Editorial comment: Decision time
10 April, 2021, 9:23 pm
Prime Minister Voreqe Bainimarama labelled it an injection of hope. The PM and his wife Mary received their AstraZeneca COVID-19 vaccinations at the Republic of Fiji Navy Stanley Brown Naval Base in Walu Bay, Suva this week.
“Being vaccinated is our duty to keep our loved ones safe and set Fiji on a path to recovery,” he said.
It was natural for people to raise questions about the vaccination and their health, he said, which was why the Ministry of Health and Medical Services had set up a dedicated hotline – 158 – to answer any queries.
“These vaccines are safe, effective and backed by the miracle of modern medicine and it’s also why Mary and I didn’t have to think twice.”
Minister for Fisheries Semi Koroilavesau and the Republic of Fiji Navy Commander Humphrey Tawake also received their vaccination shots along with 300 personnel of the Fiji Navy.
In the face of that important event, a 56-year-old woman is Fiji’s latest COVID-19 border quarantine case.
A Ministry of Health and Medical Services statement confirmed the woman arrived in the country from Sacramento, USA, on March 25 and returned a weak positive result when undergoing 14 days of quarantine at a government-supervised quarantine facility in Nadi.
There are two active cases in the country and both are admitted to the isolation ward at the Lautoka Hospital. Fiji has had 68 cases with 64 recoveries and two deaths since the first case was reported on March 19, 2020. There are 872 recent arrivals from overseas undergoing the mandatory 14-day quarantine.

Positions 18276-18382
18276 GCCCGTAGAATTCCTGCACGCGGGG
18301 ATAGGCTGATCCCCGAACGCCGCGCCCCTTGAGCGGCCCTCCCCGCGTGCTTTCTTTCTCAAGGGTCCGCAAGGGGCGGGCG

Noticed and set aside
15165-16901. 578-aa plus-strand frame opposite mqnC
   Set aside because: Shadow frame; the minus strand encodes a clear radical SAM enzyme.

Meanwhile, on the international front, the World Health Organization reported that as of April 6, globally, new COVID-19 cases rose for a sixth consecutive week, with over 4 million new cases reported in the past week.
The number of new deaths, it stated, also increased by 11 per cent compared to last week, with over 71,000 new deaths reported.
Back home, while we are buoyed by the fact that we are one of the few countries in the world that are COVID-contained, we still must ask the question – what do we do next as the economy continues to take a battering? For our borders to reopen, there has to be safety in terms of protection against the virus.
That will mean vaccinations. One of the keys to us being able to turn our economic wheels again lies in our borders reopening.
Understandably there will be a leaning towards safety first, and ensuring Fijians are effectively protected against the virus.
It’s a challenge the State will have to address.
That will mean creating a level of awareness and confidence in the masses to be part of any plan to protect us all.